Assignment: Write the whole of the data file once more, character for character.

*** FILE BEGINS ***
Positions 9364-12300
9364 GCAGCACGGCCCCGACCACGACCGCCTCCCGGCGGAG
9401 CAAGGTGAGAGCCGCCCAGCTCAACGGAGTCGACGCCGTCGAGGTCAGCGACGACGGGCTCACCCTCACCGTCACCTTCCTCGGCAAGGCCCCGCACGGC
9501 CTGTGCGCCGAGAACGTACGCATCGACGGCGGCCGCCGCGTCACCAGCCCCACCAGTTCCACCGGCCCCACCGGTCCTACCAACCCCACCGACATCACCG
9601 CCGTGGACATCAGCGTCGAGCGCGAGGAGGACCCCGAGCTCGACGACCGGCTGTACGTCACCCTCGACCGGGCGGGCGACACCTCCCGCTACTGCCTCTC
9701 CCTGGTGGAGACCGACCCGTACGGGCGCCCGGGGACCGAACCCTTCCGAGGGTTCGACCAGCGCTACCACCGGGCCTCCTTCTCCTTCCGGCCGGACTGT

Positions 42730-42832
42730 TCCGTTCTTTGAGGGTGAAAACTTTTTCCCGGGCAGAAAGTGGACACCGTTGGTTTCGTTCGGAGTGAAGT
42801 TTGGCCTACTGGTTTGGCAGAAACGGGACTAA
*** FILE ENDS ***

Positions 9364-12300
9364 GCAGCACGGCCCCGACCACGACCGCCTCCCGGCGGAG
9401 CAAGGTGAGAGCCGCCCAGCTCAACGGAGTCGACGCCGTCGAGGTCAGCGACGACGGGCTCACCCTCACCGTCACCTTCCTCGGCAAGGCCCCGCACGGC
9501 CTGTGCGCCGAGAACGTACGCATCGACGGCGGCCGCCGCGTCACCAGCCCCACCAGTTCCACCGGCCCCACCGGTCCTACCAACCCCACCGACATCACCG
9601 CCGTGGACATCAGCGTCGAGCGCGAGGAGGACCCCGAGCTCGACGACCGGCTGTACGTCACCCTCGACCGGGCGGGCGACACCTCCCGCTACTGCCTCTC
9701 CCTGGTGGAGACCGACCCGTACGGGCGCCCGGGGACCGAACCCTTCCGAGGGTTCGACCAGCGCTACCACCGGGCCTCCTTCTCCTTCCGGCCGGACTGT

Positions 42730-42832
42730 TCCGTTCTTTGAGGGTGAAAACTTTTTCCCGGGCAGAAAGTGGACACCGTTGGTTTCGTTCGGAGTGAAGT
42801 TTGGCCTACTGGTTTGGCAGAAACGGGACTAA